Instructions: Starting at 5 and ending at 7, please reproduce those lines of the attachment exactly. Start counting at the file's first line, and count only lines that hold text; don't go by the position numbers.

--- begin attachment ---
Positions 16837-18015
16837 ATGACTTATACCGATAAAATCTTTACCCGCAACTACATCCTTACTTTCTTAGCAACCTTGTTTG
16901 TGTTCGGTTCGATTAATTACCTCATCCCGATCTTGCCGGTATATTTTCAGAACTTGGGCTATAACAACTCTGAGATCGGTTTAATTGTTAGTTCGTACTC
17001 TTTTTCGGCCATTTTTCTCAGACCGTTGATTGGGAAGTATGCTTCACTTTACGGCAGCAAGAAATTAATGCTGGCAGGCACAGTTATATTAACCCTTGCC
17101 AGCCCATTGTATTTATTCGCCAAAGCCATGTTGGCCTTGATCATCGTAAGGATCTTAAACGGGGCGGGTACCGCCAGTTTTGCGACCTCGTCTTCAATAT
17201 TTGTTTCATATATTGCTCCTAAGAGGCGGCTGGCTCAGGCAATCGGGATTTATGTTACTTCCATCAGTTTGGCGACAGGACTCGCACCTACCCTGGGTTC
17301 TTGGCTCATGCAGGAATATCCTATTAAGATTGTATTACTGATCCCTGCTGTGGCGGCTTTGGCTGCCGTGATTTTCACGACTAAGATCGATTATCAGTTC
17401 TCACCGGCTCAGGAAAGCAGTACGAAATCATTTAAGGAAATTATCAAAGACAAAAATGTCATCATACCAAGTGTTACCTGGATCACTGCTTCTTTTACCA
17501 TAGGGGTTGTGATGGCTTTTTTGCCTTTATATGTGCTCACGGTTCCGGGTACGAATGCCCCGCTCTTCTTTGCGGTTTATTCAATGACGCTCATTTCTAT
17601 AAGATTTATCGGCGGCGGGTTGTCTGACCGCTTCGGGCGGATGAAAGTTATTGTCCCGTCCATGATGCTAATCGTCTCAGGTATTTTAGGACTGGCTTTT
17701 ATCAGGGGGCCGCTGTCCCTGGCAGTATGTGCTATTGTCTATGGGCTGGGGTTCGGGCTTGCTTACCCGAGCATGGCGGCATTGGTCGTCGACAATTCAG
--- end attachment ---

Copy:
17101 AGCCCATTGTATTTATTCGCCAAAGCCATGTTGGCCTTGATCATCGTAAGGATCTTAAACGGGGCGGGTACCGCCAGTTTTGCGACCTCGTCTTCAATAT
17201 TTGTTTCATATATTGCTCCTAAGAGGCGGCTGGCTCAGGCAATCGGGATTTATGTTACTTCCATCAGTTTGGCGACAGGACTCGCACCTACCCTGGGTTC
17301 TTGGCTCATGCAGGAATATCCTATTAAGATTGTATTACTGATCCCTGCTGTGGCGGCTTTGGCTGCCGTGATTTTCACGACTAAGATCGATTATCAGTTC